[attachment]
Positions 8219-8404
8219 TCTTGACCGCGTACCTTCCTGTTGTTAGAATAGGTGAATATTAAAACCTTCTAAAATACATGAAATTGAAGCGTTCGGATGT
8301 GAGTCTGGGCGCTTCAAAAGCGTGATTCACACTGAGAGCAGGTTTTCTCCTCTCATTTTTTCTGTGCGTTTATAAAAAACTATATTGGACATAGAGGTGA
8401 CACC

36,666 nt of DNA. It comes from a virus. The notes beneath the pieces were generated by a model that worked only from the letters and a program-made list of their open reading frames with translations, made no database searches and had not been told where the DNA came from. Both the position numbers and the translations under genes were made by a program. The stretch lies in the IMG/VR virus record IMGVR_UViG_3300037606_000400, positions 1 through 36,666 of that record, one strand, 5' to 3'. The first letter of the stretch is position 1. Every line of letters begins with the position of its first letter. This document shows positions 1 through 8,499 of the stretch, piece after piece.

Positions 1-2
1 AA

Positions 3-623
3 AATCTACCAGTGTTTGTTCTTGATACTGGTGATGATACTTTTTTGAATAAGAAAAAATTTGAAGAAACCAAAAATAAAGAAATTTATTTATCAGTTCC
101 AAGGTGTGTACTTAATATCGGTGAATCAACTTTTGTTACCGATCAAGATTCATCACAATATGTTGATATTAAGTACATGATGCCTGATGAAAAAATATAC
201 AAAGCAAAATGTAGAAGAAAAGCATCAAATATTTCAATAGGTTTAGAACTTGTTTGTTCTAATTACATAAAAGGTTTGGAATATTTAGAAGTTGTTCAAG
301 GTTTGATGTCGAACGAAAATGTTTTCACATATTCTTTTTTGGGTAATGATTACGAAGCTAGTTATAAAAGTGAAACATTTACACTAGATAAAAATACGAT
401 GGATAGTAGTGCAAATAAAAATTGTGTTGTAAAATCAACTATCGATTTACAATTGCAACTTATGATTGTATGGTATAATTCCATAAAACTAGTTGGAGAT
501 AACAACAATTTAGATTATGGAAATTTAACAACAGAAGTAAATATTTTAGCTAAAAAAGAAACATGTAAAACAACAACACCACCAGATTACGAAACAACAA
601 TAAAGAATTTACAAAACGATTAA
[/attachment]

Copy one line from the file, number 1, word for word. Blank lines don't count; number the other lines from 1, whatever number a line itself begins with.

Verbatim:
Positions 8219-8404